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Chapter 45

The Painter is persuaded to accompany Pickle to a Masquerade in Woman’s Apparel —-Is engaged in a troublesome Adventure, and, with his Companion, conveyed to the Bastille.

The painter, at the request of Pickle, who had a design upon the count’s sense of hearing, favoured the company with the song of Bumper Squire Jones, which yielded infinite satisfaction to the baron, but affected the delicate ears of the Italian in such a manner, that his features expressed astonishment and disquiet; and by his sudden and repeated journeys to the door, it plainly appeared, that he was in the same predicament with those who, as Shakespeare observes, “when the bagpipe sings in the nose, cannot contain their urine for affection.”

With a view, therefore, of vindicating music from such a barbarous taste. Mr. Pallet had no sooner performed his task, than the count honoured his friends with some favourite airs of his own country, which he warbled with infinite grace and expression, though he had not energy sufficient to engage the attention of the German, who fell fast asleep upon his couch, and snored so loud, as to interrupt, and totally annul, this ravishing entertainment; so that they were fain to have recourse again to the glass, which made such innovation upon the brain of the physician, that he sang divers odes of Anacreon. to a tune of his own composing, and held forth upon the music and recitative of the ancients with great erudition; while Pallet, having found means to make the Italian acquainted with the nature of his profession, harangued upon painting with wonderful volubility, in a language which (it was well for his own credit) the stranger did not understand.

At length the doctor was seized with such a qualm, that he begged Peregrine to lead him to his chamber; and the baron, being waked, retired with the count. Peregrine, being rendered frolicsome with the wine he had drunk, proposed that he and Pallet should go to a masquerade, which he recollected was to be given that night. The painter did not want curiosity and inclination to accompany him, but expressed his apprehension of losing him in the ball; an accident which could not fail to be very disagreeable, as he was an utter stranger to the language and the town. To obviate this objection, the landlady, who was of their council, advised him to appear in a woman’s dress, which would lay his companion under the necessity of attending him with more care, as he could not with decency detach himself from the lady whom he should introduce; besides, such a connection would hinder the ladies of pleasure from accosting and employing their seducing arts upon a person already engaged.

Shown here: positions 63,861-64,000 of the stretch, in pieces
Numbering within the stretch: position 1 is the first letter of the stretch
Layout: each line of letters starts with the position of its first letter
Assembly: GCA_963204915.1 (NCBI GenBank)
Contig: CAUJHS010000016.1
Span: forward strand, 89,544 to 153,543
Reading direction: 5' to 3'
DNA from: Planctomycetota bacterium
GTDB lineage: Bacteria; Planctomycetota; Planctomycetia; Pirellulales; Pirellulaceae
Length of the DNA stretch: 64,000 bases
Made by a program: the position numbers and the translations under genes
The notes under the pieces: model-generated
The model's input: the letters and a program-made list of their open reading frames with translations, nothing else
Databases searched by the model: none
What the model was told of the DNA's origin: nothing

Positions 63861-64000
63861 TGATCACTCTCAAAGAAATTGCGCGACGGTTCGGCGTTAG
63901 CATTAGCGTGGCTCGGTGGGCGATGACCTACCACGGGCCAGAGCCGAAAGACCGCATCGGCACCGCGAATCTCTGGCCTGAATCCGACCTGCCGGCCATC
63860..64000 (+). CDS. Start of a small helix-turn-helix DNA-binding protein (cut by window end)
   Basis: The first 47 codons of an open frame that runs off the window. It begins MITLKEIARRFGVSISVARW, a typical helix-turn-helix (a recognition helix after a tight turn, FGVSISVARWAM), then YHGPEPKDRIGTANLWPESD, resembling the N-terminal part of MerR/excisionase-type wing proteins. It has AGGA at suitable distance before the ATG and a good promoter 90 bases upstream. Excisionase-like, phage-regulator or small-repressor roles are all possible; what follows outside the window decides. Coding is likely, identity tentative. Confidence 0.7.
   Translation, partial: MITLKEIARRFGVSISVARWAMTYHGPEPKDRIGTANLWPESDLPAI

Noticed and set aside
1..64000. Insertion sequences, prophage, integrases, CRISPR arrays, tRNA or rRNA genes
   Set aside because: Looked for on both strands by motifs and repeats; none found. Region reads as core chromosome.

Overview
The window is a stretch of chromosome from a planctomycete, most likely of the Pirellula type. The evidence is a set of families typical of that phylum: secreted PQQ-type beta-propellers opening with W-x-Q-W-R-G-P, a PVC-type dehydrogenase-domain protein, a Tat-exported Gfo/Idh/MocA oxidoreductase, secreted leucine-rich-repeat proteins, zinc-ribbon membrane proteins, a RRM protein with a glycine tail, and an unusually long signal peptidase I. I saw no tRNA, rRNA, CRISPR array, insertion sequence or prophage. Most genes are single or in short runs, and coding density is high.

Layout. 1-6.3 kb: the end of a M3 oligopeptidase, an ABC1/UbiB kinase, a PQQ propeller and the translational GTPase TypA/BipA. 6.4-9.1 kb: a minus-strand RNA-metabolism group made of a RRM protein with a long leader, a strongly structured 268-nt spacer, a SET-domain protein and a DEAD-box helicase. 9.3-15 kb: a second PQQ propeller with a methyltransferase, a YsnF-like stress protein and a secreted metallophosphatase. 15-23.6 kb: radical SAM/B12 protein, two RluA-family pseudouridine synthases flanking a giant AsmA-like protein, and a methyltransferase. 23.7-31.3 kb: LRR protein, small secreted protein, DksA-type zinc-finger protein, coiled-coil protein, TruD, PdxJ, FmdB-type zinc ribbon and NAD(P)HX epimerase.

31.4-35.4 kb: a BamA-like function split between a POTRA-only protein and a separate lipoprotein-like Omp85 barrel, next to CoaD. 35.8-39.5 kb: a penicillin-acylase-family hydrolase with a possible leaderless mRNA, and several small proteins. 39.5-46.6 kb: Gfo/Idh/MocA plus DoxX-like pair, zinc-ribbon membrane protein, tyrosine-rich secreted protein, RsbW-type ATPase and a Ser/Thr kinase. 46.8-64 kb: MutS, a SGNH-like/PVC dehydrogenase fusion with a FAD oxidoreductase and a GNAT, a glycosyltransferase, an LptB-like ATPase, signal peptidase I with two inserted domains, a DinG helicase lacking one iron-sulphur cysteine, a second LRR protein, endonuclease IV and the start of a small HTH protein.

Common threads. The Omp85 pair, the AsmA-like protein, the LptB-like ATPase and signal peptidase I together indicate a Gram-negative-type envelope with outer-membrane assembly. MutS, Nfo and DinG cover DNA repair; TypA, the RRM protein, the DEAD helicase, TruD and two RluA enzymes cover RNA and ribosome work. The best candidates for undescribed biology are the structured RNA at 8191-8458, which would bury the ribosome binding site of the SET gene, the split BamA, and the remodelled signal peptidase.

Our young gentleman foreseeing the abundance of diversion in the execution of this project, seconded the proposal with such importunity and address, that the painter allowed himself to be habited in a suit belonging to the landlady, who also procured for him a mask and domino, while Pickle provided himself with a Spanish dress. In this disguise, which they put on about eleven o’clock, did they, attended by Pipes, set out in a fiacre for the ball-room, into which Pickle led this supposititious female, to the astonishment of the whole company, who had never seen such an uncouth figure in the appearance of a woman.

After they had taken a view of all the remarkable masks, and the painter had been treated with a of glass of liqueur, his mischievous companion gave him the slip; and, vanishing in an instant, returned with another mask and a domino over his habit, that he might enjoy Pallet’s perplexity, and be at hand to protect him from insult. The poor painter, having lost his guide, was almost distracted with anxiety, and stalked about the room, in quest of him, with such huge strides and oddity of gesture, that he was followed by a whole multitude, who gazed at him as a preternatural phenomenon. This attendance increased his uneasiness to such a degree, that he could not help uttering a soliloquy aloud, in which he cursed his fate for having depended upon the promise of such a wag; and swore, that if once he was clear of this scrape, he would not bring himself into such a premunire again for the whole kingdom of France.

Divers petit-maitres, understanding the mask was a foreigner, who in all probability could not speak French, made up to him in their turns, in order to display their wit and address, and teased him with several arch questions, to which he made no other reply than “No parly Francy. D— your chattering! Go about your business, can’t ye.” Among the masks was a nobleman, who began to be very free with the supposed lady, and attempted to plunge his hand into her bosom: hut the painter was too modest to suffer such indecent treatment; and when the gallant repeated his efforts in a manner still more indelicate, lent him such a box on the ear, as made the lights dance before him, and created such a suspicion of Pallet’s sex, that the Frenchman swore he was either a male or a hermaphrodite, and insisted upon a scrutiny, for the sake of his own honour, with such obstinacy of............

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